The Longest Journey Reader Review
Does a game that is now six years-old even warrant a review? Is it still relevant to an industry full of insatiable graphic powerhouses and plots that continue to develop in depth and sophistication? In an environment that generally considers the adventure genre a dead art; something to be remembered with nostalgia but rarely a source of future hope? On every account a hearty No, because the situation was exactly the same in 2000 as it is today and The Longest Journey single-handedly steamrolled the naysayers into acceptance and reminded the loyal fans why they'll never lose faith. The capacity for good stories will never falter or wane, and the adventure game still remains one of the few genres capable of expressing these good stories with such effect.
And herein lies the reason for this review: to remind you of a game you may have played a few years ago, that's remembered fondly but you've yet to try again as a now-vintage, a piece of art to ponder the subtleties of and admire its accomplishment as a feat of storytelling. Or conversely, to convince those who have never played it to get on Amazon, FunCom's website or wherever and Buy This Game. Regardless of your tastes, and assuming you actually like games that have robust characters with wit, intelligence and endless amounts of pathos and a storyline that could stand up to literary criticism, this game could easily be a landmark in your gaming memory. Standing up there beside Final Fantasy VII and ICO; not as something to recommend as a simple game, but an experience, a journey that will engross you like your favourite book or film.
The Longest Journey tells the story of April Ryan, an 18-year-old art school student in the futuristic city of Venice. She views going away to college as a clean break from her difficult past; to serve as a means to grow independently from her parents and form a new life. She succeeds at this with a solid group of friends and a school course that nurtures her artistic talents, but then strange things begin to happen. Visions and vivid dreams signify that the barrier between two worlds, that of Stark (the world of science and logic) and of Arcadia (the world of magic), is crumbling in the absence of the Guardian, keeper of the Balance. April, life-time inhabitant of Stark (or simply Earth as she knows it), learns that she is a Shifter, one of the rare few that can travel between the two worlds at will. With this she learns that she must restore the Balance between worlds and prevent them from reunifying, thus avoiding the chaos that would follow.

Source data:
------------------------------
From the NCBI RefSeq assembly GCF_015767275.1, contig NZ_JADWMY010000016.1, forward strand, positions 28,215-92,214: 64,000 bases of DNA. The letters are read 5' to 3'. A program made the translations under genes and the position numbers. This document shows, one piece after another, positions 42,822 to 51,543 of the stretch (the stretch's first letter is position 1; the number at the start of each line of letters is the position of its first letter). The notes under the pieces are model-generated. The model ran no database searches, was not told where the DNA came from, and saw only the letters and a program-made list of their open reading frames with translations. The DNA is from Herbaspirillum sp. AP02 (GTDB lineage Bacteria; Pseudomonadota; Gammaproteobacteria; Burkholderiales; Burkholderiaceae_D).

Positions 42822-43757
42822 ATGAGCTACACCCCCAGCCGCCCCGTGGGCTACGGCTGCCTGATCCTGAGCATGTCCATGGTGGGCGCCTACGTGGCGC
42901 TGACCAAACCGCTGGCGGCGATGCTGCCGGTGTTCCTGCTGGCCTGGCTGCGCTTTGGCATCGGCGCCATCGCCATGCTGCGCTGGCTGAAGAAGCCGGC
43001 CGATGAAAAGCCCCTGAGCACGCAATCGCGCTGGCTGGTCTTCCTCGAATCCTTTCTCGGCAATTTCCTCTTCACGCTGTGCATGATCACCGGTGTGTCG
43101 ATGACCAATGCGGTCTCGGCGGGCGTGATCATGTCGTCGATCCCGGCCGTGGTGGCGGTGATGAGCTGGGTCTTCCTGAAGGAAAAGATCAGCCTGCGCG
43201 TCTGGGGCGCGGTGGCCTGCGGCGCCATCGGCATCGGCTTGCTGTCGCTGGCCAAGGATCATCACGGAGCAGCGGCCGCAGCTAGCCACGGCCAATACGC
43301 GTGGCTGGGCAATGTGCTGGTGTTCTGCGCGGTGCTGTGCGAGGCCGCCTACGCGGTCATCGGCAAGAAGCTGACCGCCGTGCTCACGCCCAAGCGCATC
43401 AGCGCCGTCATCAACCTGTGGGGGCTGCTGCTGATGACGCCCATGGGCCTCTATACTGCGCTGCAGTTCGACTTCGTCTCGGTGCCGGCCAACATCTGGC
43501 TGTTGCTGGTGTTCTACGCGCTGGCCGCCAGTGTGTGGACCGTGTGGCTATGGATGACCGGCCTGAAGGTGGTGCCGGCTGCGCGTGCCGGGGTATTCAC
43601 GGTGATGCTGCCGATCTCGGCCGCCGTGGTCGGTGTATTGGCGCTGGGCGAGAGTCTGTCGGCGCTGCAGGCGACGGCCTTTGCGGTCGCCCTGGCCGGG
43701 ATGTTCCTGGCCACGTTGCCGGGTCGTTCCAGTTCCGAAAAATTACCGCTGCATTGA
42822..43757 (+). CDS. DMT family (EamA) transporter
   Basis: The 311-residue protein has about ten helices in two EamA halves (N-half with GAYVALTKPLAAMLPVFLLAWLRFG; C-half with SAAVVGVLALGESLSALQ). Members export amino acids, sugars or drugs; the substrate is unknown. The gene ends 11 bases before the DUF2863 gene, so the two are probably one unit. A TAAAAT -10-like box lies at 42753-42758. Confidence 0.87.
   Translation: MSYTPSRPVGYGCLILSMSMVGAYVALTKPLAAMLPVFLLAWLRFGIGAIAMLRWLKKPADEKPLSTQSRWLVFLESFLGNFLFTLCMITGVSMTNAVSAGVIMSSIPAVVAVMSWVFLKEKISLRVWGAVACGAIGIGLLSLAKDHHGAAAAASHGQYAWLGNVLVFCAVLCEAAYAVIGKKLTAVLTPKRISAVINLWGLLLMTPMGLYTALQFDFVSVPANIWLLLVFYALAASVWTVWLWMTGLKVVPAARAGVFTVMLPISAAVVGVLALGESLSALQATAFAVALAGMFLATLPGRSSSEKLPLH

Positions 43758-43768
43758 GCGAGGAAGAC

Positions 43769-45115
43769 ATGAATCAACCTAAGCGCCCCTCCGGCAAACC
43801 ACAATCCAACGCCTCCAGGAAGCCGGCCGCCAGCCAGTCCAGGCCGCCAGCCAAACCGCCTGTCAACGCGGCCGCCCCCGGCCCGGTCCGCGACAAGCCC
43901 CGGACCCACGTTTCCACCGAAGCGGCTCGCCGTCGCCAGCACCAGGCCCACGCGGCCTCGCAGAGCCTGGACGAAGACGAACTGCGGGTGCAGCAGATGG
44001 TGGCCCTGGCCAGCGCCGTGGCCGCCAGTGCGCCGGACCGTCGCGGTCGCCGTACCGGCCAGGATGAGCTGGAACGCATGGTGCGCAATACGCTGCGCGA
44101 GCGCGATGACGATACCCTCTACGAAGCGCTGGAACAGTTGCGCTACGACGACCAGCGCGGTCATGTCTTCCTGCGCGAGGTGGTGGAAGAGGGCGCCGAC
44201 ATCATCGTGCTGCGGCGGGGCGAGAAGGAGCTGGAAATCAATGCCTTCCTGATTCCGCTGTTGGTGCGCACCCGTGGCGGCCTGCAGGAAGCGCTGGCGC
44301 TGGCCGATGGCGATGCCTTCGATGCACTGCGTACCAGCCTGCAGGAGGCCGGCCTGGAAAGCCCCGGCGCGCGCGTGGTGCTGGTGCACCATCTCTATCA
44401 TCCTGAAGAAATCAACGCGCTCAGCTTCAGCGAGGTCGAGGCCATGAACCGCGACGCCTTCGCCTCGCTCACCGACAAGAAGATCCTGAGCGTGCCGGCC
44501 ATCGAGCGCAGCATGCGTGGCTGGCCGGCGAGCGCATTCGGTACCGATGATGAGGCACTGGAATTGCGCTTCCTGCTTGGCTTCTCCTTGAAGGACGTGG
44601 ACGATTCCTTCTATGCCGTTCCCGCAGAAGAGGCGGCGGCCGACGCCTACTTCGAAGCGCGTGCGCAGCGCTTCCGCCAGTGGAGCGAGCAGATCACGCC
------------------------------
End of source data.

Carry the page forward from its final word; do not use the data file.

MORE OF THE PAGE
April, as a protagonist, stands as a shinning example to how women should be represented in not just computer games, but literally any kind of entertainment medium. The frustrating comparisons to Lara Croft don't do her intelligence and realism justice. She isn't some big-titted, gun-totting acrobat that supposedly represents empowerment; she's placed (perhaps ironically) firmly in the real world. Her believable figure and appearance, her appropriate reactions to everything that happens to her - this all contributes to a strong-willed, intelligent character who admits to her vulnerability and powerlessness when over-whelming odds spiral things out of her control. Even her journal (that updates after every main event, predominantly to remind the player of important story info and occasionally give hints) serves as further insight into her already brilliantly expressed opinion, only the more honest thoughts of her mind, and acts as a story within itself. And this is your avatar to the story, the character that shares the experience with you, and rarely has there been one so comprehensively believable in a game.